Thank you all for reading, and thank you to Sophia for allowing me to speak with you! It was definitely a great interview. Follow Stop The Demand Project on Instagram, Twitter, and Tik Tok

What Everyone is Getting Wrong about Andrew Cuomo and Anthony Fauci

Image credit: Politically Incorrect Humor

Anthony Fauci and Andrew Cuomo were once revered by the media and by Leftist politicians. Everyone practically took the opportunity to treat Fauci and Cuomo as gods. Cuomo even went so far to call himself and Fauci "The modern day De Niro and Pacino." Now, these two once beloved figures are being thrown under the bus. While we should be glad to see this, they are being thrown under the bus for the wrong reasons.

Both these people are responsible for horrible actions. Andrew Cuomo, along with many Democratic governors, were responsible for thousands of nursing home patients. Killer Cuomo should have been investigated for his role in killing such a large population, yet he practically got away with it. Instead of being arrested for this, he is being arrested for groping a former aide. This is not to take away what happened. Nobody should be sexually assaulted in the workforce, and yes, that includes in the political realm. While I agree he deserves punishment, I hate how this is what he is being arrested for. Andrew Cuomo single handedly killed thousands, and walked away from it.

Now, Anthony Fauci is equally horrible. His so-called "advice" during the pandemic has led to the thousands of deaths experienced throughout the country. He praised the actions of Governor Cuomo, while constantly criticizing the actions of Governor DeSantis, whose actions actually helped save lives. I know saying Gov. DeSantis helped Floridians is "unheard of" in mainstream media, but it's true. What caused the Left to turn on their beloved god, Anthony Fauci? His treatment of beagles. 

If you didn't know, Anthony Fauci's National Institutes of Health division was caught torturing and killing beagles and monkeys. The beagles heads were locked in a cage while flies ate their heads off. Some of the beagles' vocal cords were cut, so they wouldn't scream in pain to disturb the observers. Anthony Cabassa shared in his Telegram that someone sent him the video of the Beagles being tested on. He said, and I quote, "I was sent the video. So awful. Would highly NOT recommend, especially if you're a dog person." This sounds like something out of a horror movie.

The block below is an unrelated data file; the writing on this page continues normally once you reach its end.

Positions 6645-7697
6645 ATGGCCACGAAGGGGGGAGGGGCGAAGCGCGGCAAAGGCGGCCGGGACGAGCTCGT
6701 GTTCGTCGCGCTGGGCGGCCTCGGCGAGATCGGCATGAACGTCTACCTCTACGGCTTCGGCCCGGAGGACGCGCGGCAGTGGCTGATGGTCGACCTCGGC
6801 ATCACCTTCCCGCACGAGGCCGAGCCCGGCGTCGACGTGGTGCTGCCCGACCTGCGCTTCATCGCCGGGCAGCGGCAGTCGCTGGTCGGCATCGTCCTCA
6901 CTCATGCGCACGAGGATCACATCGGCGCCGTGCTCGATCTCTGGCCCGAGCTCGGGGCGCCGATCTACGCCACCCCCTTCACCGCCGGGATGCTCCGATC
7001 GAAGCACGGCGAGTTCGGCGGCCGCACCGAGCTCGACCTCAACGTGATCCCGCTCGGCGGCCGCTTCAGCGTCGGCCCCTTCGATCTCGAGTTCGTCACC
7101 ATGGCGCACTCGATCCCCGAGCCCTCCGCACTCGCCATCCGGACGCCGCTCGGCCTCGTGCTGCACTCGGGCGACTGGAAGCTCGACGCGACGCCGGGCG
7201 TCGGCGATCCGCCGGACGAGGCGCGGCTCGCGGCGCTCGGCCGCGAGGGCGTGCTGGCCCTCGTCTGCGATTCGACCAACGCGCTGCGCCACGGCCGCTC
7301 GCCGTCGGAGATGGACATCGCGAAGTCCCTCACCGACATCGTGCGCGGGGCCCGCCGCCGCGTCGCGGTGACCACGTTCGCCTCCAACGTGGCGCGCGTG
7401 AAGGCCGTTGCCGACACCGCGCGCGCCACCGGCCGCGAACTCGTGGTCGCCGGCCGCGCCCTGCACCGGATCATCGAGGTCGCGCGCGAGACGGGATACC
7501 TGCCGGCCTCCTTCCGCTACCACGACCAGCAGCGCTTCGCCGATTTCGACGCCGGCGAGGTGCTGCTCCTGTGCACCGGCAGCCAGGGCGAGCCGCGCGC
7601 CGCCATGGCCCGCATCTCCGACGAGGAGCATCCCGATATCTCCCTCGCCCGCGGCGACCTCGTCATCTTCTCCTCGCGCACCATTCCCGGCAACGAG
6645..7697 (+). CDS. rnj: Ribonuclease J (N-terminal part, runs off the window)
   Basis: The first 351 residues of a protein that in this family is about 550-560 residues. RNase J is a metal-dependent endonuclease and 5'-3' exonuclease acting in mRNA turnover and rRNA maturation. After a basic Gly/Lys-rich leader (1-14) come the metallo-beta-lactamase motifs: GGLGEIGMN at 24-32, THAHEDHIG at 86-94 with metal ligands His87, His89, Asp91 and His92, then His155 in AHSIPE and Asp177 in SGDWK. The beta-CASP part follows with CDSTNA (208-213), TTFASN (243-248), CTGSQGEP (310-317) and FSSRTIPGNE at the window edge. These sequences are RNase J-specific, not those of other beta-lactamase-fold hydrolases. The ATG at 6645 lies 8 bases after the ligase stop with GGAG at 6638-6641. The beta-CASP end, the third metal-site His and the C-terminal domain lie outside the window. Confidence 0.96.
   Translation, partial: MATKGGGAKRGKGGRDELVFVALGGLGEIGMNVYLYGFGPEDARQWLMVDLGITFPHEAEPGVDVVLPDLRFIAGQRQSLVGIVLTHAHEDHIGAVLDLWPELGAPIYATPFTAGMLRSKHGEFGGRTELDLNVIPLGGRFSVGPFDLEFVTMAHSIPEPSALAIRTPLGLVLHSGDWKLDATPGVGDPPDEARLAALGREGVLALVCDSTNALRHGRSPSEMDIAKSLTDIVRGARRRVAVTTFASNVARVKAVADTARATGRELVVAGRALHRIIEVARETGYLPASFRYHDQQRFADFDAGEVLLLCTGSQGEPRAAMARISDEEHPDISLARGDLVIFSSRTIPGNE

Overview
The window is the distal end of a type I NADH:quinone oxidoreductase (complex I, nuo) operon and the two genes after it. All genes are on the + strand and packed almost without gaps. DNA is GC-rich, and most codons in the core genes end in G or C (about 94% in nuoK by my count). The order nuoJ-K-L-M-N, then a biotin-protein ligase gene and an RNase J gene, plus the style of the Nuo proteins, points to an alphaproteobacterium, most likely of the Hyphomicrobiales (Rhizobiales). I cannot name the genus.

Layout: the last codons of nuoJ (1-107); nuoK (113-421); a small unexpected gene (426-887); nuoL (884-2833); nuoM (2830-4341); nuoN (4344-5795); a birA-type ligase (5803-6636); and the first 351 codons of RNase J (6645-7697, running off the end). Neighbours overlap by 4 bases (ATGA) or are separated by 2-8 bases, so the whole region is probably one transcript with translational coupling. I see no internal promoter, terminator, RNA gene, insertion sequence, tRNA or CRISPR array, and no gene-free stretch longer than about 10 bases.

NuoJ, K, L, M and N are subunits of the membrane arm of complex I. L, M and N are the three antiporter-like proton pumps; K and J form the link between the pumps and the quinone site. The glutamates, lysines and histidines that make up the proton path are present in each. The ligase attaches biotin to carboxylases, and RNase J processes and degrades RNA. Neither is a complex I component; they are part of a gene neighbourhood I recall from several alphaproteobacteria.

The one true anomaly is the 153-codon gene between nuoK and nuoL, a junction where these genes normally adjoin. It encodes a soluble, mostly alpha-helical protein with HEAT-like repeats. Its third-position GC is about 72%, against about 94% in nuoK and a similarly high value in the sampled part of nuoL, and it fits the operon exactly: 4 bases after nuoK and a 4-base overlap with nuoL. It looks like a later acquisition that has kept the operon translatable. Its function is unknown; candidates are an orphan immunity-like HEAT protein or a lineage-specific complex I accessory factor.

This is what is getting Fauci cancelled. Obviously what he did to those dogs is HORRIBLE. Dog lover or not, this was inhumane. I've got three dogs, and to think of one of them suffering a fate like that? Just makes my stomach turn. What does upset me, however, is that people didn't lose their minds when it came out that Fauci's NIH experimented with aborted fetal scalps by grafting them onto mice. Or how he had knowledge of what was being done at the Wuhan lab in China. He isn't receiving any reprimanding for these actions. Instead, it's over dogs. Again, I love dogs and I ABHOR Anthony Fauci for what he did. But it really goes to show where everyone's focus is. It clearly isn't on human life.

These "beloved celebrities" deserve to get punished. The punishment they are currently receiving is minor to what they really deserve. Andrew Cuomo murdered thousands, but is getting arrested over sexual assault. Anthony Fauci is responsible for all the deaths the U.S. experienced and experimented on aborted fetuses, but is getting hit by cancel culture over his treatment towards beagles. Both these men need to get fully punished, but nobody is paying attention to what they really did to deserve punishment. And unfortunately, I don't think anything will happen to them.